Módulo de Registro de EEG con Electrodos Activos para Interfaz Cerebro-Computadora basada en Imaginación Motora
(Embedded EEG Recording Module with Active Electrodes for Motor Imagery Brain-Computer Interface)
Jorge Airy Mercado (firstname.lastname@example.org)1, Javier Herrera (email@example.com)2, Arturo de Jesús Pansza (firstname.lastname@example.org)3, Josefina Gutiérrez (email@example.com)1
1Instituto Nacional de Rehabilitación2Universidad La Salle3Instituto Politécnico Nacional
This paper appears in: Revista IEEE América Latina
Publication Date: Feb. 2016
Volume: 14, Issue: 2
This paper presents a novel modular, portable and low-power electroencephalography (EEG) acquisition system for a Brain-Computer Interface (BCI) application. The system is based on the versatile microcontroller MSP430F5529, to acquire from 4 to 12 EEG channels at 256 Hz with a single 3.7 V supply. The prototype supports both passive and active electrodes; these were also designed and built. Additionally, a graphic visualization interface was developed on the open-source programming language Processing. Common-mode rejection ratio, input-referred noise and magnitude and phase frequency response were measured for each analog EEG channel, these requirements comply the International Federation of Clinical Neurophysiology guidelines. Furthermore, four noise and distortion parameters for AC input signals were evaluated for each ADC channel, based on the IEEE-1241-2000 standard. Power spectrum of EEG recordings using our prototype and the commercial amplifier g.USBamp were compared in open/closed eyes conditions (alfa-band reactivity). It was verified that spectral information retrieval (EEG alfa peak) attained with the prototype is quite similar to the commercial system, and that 60 Hz noise level is reduced when using active instead of passive electrodes, as expected. It was shown that analog pre-processing and noise design considerations are effective ways to get a good quality EEG signal and to enhance certain portions of its frequency spectrum (0.1‑35 Hz). This embedded recording system improves the acquisition of EEG into the frequency bands of interest; the mu (8-13 Hz) and beta (14-27 Hz) EEG rhythms for a motor-imagery BCI application, while rejecting unwanted components (DC, >30 Hz, 60 Hz). With this design, it is possible to reduce noise and interferences in EEG signal to decrease the computational workload in digital post-processing, and thus, may increase the likelihood of achieving a completely stand-alone BCI system for clinical applications.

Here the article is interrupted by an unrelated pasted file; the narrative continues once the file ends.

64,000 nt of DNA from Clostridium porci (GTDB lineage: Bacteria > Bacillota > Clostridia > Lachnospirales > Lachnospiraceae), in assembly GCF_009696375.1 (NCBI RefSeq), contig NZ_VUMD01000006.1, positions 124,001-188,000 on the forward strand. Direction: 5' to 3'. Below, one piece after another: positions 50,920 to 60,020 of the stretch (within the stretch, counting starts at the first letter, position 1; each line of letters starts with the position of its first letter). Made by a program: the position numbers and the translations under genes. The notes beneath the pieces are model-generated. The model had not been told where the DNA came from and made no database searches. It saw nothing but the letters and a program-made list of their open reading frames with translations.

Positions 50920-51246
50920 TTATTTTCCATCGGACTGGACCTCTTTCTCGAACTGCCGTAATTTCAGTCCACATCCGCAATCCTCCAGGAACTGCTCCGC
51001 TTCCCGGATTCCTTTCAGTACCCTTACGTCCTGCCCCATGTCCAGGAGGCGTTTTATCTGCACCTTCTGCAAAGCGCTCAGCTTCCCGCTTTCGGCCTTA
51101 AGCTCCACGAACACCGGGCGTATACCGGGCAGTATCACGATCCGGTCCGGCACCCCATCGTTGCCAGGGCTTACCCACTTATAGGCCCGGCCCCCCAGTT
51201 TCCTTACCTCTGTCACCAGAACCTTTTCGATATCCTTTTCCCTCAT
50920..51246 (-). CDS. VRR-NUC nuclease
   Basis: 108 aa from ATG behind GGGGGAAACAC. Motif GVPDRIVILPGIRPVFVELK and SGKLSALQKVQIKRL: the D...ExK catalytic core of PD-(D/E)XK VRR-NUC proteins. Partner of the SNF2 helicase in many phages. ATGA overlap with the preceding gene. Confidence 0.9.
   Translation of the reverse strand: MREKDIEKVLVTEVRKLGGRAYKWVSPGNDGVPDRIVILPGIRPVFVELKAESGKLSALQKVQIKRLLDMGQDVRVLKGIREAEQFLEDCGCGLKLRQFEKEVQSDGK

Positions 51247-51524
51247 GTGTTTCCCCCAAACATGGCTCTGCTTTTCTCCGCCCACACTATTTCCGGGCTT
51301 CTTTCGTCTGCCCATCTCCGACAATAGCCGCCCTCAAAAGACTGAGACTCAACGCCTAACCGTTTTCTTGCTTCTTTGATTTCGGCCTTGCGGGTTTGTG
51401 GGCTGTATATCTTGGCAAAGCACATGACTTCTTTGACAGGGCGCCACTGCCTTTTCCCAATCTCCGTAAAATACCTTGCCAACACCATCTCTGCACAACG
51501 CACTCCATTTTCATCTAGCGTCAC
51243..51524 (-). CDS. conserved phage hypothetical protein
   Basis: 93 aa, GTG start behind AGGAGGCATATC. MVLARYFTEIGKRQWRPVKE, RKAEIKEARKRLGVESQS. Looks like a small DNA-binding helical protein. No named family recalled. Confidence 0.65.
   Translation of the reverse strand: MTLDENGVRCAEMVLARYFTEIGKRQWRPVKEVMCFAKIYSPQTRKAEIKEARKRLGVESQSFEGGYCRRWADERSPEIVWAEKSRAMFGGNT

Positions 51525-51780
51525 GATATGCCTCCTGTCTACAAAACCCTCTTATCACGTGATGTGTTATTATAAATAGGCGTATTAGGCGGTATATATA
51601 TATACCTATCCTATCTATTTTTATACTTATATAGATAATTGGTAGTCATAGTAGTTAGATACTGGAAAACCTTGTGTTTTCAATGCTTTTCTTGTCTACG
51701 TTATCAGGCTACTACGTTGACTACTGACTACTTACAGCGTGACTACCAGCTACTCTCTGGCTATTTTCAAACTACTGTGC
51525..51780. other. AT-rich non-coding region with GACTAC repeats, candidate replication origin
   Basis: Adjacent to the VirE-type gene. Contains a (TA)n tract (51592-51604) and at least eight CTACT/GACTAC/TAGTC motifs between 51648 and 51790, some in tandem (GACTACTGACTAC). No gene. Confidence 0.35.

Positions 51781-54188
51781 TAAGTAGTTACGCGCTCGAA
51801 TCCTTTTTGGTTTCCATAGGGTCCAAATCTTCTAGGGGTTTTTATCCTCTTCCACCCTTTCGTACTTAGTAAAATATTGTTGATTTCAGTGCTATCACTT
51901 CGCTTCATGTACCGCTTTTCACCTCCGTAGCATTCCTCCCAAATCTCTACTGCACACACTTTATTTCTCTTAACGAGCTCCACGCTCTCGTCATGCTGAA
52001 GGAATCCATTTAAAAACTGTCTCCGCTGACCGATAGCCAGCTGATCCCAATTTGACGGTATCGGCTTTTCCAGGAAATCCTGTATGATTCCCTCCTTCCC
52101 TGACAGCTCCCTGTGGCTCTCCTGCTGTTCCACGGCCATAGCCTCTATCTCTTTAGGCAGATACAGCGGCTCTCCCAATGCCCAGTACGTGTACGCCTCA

EEG, BCI, Active Electrodes, IEEE-1241-2000, IFCN
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